U.S. Defense Secretary Jim Mattis on Sunday warned the Syrian government not to use chemical weapons in its civil war and said the Trump administration has made it clear that it would be "very unwise" to use gas in attacks.
Mattis told reporters traveling with him to the Middle East that he was disturbed by reports of civilian casualties from bombings by Syrian President Bashar Assad's forces.
"Right now we're getting reports — I don't have evidence that I can show you — but I'm aware of the reports of chlorine gas use," he said before arriving Sunday in Oman.
The U.S. responded militarily last year to reported Syrian government use of sarin gas, and Mattis was asked whether the administration is now considering retaliating for chlorine gas use.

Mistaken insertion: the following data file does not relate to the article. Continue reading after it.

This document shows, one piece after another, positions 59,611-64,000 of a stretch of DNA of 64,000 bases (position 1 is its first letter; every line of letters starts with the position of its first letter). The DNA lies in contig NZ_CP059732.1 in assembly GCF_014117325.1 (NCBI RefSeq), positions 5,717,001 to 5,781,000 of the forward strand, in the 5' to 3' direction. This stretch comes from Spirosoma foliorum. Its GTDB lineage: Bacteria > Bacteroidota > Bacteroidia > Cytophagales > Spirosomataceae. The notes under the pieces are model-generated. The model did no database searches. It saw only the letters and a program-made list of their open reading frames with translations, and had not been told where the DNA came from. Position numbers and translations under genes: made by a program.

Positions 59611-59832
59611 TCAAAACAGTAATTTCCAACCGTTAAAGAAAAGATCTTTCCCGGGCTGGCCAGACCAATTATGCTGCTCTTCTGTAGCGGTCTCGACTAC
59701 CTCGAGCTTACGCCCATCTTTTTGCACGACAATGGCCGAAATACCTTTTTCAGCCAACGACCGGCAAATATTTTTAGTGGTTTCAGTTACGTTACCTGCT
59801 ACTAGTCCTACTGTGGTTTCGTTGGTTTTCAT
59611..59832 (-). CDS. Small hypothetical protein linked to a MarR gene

"I'm not going to strictly define it. We have made it very clear that it would be very unwise to use gas" as a weapon, Mattis said.
He said the latest reports of Syrian government forces killing civilians in eastern Ghouta show that troops are "at best indiscriminately" attacking and "at worst targeting hospitals. I don't know which it is, whether they're incompetent or whether they're committing illegal acts or both."
The Pentagon chief said Russia, which intervened militarily in Syria to support the Assad government, could be complicit in the civilian casualties.
"Either Russia is incompetent or in cahoots with Assad," Mattis said. "There's an awful lot of reports about chlorine gas use or about symptoms that could be resulting from chlorine gas."...